Beijing Center for the Arts, together with project developer Beijing Vantone Three Dimensional City Investment Co. Ltd, presents the exhibition BCA Green Project II. Three Dimensional City: Future China featuring work of Paolo Soleri and MVRDV.
With collective efforts from world’s leading architects and artists, national and international experts and scholars on urban planning, city ecology and environment, decision makers from government and enterprises, Three Dimensional City is poised to envision an ideal living environment and future urban ecology. The project addresses the depletion of land and energy resources. As an enlightening project from which future urban planning programs can draw inspiration and as an exhilarating of social reformation.
The centre piece is an installation by MVRDV, China Hills: a scale model of a future Chinese city which offers alternatives to the current urbanization in China. On a hypothetical site of 1x1x0.5 km the plan offers space to accommodate up to 100,000 inhabitants and a well balanced mix of urban program and nature, agriculture and energy production; all in the shape of a Chinese mountain landscape: realizable with today’s technologies. The exhibition is open until February 28th 2010. On 28th November a Forum takes place.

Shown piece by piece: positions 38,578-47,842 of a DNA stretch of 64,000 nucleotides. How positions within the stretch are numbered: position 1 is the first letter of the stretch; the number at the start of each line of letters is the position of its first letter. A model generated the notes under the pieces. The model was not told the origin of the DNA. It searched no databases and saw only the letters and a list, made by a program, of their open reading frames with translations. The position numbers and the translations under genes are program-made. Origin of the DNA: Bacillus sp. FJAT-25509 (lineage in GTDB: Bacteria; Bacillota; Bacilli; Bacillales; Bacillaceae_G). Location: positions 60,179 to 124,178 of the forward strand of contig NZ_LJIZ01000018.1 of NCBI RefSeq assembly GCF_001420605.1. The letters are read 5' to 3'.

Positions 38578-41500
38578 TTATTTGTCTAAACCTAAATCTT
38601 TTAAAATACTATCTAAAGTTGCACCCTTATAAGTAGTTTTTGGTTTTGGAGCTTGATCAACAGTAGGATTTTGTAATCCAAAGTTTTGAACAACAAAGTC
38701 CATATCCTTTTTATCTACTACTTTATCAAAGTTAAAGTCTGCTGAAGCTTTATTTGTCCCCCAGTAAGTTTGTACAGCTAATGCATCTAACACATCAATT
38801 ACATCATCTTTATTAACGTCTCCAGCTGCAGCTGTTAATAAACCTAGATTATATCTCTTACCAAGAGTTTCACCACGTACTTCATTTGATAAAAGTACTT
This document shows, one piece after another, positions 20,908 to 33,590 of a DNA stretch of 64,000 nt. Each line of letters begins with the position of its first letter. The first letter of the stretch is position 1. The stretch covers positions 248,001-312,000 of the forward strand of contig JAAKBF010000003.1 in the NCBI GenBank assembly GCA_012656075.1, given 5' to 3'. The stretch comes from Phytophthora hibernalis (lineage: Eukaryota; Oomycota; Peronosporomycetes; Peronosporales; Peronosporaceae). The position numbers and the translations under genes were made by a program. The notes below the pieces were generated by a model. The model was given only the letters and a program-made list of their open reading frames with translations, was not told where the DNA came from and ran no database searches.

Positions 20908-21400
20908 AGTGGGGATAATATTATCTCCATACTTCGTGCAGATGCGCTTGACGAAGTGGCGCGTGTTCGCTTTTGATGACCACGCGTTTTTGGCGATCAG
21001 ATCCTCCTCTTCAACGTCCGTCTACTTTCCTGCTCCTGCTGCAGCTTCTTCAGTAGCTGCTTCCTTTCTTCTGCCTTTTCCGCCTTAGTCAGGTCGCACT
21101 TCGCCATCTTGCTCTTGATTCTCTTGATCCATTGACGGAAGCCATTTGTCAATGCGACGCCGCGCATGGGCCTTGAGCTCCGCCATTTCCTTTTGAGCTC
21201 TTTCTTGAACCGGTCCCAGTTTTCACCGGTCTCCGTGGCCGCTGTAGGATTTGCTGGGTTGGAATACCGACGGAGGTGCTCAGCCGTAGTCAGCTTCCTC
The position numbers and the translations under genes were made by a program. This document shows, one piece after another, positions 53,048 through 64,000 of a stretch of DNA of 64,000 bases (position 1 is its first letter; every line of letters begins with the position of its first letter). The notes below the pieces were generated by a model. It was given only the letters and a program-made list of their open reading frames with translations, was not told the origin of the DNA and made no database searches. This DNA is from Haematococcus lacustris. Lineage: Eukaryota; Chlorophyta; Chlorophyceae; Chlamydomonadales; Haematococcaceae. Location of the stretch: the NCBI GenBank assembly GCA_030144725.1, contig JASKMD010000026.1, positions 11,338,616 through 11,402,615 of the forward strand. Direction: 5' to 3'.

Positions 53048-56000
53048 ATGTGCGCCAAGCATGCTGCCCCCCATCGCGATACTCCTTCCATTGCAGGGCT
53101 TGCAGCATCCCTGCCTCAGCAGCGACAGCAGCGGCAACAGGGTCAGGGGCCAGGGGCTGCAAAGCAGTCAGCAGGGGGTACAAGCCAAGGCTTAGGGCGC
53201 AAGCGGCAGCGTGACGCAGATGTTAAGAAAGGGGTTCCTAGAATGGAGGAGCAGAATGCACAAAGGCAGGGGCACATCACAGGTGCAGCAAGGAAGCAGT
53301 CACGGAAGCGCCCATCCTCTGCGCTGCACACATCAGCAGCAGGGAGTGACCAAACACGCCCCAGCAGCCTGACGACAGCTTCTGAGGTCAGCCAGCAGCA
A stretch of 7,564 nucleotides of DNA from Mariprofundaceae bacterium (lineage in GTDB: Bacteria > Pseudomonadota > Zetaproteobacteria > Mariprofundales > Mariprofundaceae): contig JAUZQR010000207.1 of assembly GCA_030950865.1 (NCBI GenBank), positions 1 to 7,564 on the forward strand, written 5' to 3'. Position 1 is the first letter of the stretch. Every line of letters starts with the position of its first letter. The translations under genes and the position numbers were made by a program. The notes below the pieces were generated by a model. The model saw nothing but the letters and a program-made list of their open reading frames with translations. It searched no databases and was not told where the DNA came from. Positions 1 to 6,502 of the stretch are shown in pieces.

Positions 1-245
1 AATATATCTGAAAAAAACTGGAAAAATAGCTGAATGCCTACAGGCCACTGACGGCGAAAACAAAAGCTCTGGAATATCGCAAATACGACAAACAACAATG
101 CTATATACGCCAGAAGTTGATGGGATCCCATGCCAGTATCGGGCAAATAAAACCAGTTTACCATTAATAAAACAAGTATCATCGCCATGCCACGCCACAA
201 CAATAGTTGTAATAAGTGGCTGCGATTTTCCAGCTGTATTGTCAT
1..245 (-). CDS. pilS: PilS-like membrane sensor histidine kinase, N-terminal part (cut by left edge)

2008 marks the historic global move from a majority of rural population to a majority of urban population. In the last twenty years, the incredible economic growth of China has lead to enormous urbanizations. Though impressive in size, most of these urban developments are rather monotonous and relying on external resources.
As the urban population grows, the needed program will require more space than suitable land is available. In the exhibition MVRDV visualizes the possibilities this offers. The city on a site of 1x1x0.5 km is terraced to offer sufficient space naturally lit for the needed plantation and energy production. This leads to attractive livable areas in high-rises. Stepped terraced towers with a rich variety of characters appear. The interiors of these hills are destined for retail, industry, leisure and technology.
By inserting these new hills in and around the current cities, a sincere Chinese mountain range appears. Blending individuality with collective responsibilities, connecting architecture with urbanism and turning urbanism into landscape architecture.